Occupant Emergency Plan: SP 800-34 Revision 1

Understanding SP 800-34 and the related continuity plans. 

In the March issue we provided a list of the 8 different types of continuity-related plans listed in NIST SP 800-34 revision 1:

  • Occupant Emergency Plan (OEP)
  • Critical Infrastructure Plan (CIP)
  • Information System Contingency Plan (ISCP)
  • Disaster Recovery Plan (DRP)
    Incident Response Plan (IRP)
  • Business  Continuity Plan (BCP)   
    Crisis Communications Plan (CCP)
  • Continuity Of Operations Plan (COOP) 
In this issue we will discuss the Occupant Emergency Plan (OEP).  Federal Management Regulations (FMR) subpart 103-74.230A requires Federal agencies that occupy Federal property to develop an OEP.  This requirement includes Federal agencies that occupy space leased by the General Services Administration (GSA).  
The purpose of an OEP is to ensure that all occupants know how to respond in an emergency, regardless of the nature of the emergency whether it’s man-made or natural.  An OEP must address:
  • Who will be in charge
  • Facility characteristics and security
  • Criteria for plan activation
  • Actions to be taken
  • Training
  1. Who will be in charge?  Establish an Incident Command Structure with a succession of authority.  Make sure that everyone knows who will be in charge to avoid any confusion.  Identify and appoint floor captains who will ensure complete evacuations and arrange assistance for those employees who have physical challenges.
  2. Facility characteristics.  Map out evacuation routes and shelter-in-place locations (“shelter-in-place” refers to a safe room at work when the situation warrents that it is best to stay inside and not attempt to leave).  Make every effort to clearly mark along those routes so that even in the most confusing situations everyone knows where to go and how to get there.  Make sure that the rallying areas are clearly marked so everyone knows where to go for personnel accountability.  Make arrangements to compare attendance records against those who are out of the building for vacation, or meetings, and don’t forget the visitors to the building.  Coordinate with security to make sure EVERYONE is safe.  Build into your OEP when it’s best to evacuate and when it’s safer to shelter-in-place.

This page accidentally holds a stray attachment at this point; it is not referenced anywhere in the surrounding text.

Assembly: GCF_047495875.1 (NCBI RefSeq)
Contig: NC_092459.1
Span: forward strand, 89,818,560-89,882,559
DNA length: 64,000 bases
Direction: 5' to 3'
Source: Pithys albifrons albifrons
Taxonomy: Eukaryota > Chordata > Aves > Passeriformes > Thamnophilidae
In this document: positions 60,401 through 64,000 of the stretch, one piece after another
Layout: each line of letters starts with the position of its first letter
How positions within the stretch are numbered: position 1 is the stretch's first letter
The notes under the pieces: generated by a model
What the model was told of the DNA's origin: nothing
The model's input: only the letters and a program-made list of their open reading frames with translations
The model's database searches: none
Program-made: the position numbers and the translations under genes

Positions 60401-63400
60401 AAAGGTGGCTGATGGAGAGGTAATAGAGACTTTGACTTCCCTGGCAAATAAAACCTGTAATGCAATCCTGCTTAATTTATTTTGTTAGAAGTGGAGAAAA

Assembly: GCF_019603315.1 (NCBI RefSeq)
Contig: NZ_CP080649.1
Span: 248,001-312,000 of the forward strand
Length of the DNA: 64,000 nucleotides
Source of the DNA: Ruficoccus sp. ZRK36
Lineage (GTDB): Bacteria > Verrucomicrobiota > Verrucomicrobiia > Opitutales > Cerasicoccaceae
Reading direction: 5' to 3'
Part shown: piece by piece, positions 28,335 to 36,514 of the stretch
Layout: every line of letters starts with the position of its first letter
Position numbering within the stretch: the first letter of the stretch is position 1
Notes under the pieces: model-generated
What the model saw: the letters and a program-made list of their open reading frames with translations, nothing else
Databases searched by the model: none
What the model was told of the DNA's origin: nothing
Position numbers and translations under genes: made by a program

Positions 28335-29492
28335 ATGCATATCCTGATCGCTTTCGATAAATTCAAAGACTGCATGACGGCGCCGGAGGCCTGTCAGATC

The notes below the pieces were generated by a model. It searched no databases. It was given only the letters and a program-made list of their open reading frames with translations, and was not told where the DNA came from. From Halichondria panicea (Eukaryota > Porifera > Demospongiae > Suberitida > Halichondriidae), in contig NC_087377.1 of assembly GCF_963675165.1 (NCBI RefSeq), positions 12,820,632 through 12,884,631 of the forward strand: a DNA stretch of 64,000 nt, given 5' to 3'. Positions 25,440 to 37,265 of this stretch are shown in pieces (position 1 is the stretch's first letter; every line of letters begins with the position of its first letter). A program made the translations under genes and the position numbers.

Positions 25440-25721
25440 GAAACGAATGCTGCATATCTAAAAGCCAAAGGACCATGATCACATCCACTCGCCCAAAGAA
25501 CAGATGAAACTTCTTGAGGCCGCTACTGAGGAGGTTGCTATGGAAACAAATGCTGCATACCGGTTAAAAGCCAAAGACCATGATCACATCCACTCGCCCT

3. When is the plan activated?  Identify criteria that can reduce the ambiguity.  Remember, personnel safety comes first – when in doubt, activate.
  4. Actions to be taken.  When building your checklists, remember the 3 key points:  Recognize the situation for what it is, React appropriately and calmly, Report to the necessary facility and civil authorities the nature of the emergency.  Build your plans to be checklist centric.  You don’t want to sift through 5 pages of narrative to get to step 1.  Short, concise steps/actions should be clear with a method for recording the commencement and completion of each action. 
    4a. Work with your risk managers.  Determine which emergencies are the most likely.  If you’re located in the south west, flooding may not be an issue.  If you’re located in “tornado alley” shelter in place should be a very important factor in your plan.
  5. Training.  Everyone must be trained in their responsibilities.  Even if their responsibilities are limited to calm evacuation/shelter in place and ensure they are accounted for with those who are taking a roll call.  Exercise the plan!  You don’t know what’s broken until you try to use it.

In the next issue, we’ll look at Information System Contingency Plans (ISCPs).
To review an alphabetized list with a short synopsis of how each plan is used, click here 

To find out more information on Lunarline’s extensive experience in identifying, developing and implementing recovery strategies, click here.
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About Bob Cohen

As a business continuity/ continuity of operations (COOP) planner I earn my living as a first line of defense against the hordes of chaos. In my spare time I’m an actor on the local stage and in voice over recording booths. If you ride the Metro Rail You might have seen me as “Mr. Exasperation” in a recent advertisement for the DC Lottery.
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